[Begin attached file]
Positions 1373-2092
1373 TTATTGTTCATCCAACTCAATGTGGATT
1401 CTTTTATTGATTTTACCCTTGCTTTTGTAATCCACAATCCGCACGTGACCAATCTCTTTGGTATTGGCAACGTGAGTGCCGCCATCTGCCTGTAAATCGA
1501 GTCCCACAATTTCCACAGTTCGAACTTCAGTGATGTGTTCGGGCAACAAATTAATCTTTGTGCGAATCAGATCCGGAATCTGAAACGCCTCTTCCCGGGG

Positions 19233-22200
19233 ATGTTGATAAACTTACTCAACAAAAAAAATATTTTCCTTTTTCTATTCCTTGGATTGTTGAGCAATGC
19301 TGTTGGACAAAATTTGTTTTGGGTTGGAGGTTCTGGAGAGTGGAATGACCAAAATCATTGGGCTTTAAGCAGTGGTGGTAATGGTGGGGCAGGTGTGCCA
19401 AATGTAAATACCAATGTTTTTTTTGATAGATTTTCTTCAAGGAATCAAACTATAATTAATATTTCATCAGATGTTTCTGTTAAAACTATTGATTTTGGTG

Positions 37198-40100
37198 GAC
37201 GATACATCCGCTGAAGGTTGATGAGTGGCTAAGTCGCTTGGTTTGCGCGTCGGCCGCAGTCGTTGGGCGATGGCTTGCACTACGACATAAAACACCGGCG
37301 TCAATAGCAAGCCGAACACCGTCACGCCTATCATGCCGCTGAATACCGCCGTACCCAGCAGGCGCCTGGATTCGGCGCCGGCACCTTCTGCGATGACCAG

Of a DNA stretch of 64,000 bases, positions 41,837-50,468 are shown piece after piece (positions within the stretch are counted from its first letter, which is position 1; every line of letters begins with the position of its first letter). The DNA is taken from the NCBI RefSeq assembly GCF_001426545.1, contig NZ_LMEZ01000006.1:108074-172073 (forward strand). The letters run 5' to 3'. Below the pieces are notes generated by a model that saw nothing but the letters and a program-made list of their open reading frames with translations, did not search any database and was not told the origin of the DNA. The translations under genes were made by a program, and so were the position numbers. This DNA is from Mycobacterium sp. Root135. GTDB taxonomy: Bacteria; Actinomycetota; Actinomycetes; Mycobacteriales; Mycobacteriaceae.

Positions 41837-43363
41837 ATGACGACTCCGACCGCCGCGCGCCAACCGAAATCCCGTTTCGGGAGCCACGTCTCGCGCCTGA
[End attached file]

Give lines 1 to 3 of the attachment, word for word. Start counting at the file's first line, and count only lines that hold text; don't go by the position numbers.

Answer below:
Positions 1373-2092
1373 TTATTGTTCATCCAACTCAATGTGGATT
1401 CTTTTATTGATTTTACCCTTGCTTTTGTAATCCACAATCCGCACGTGACCAATCTCTTTGGTATTGGCAACGTGAGTGCCGCCATCTGCCTGTAAATCGA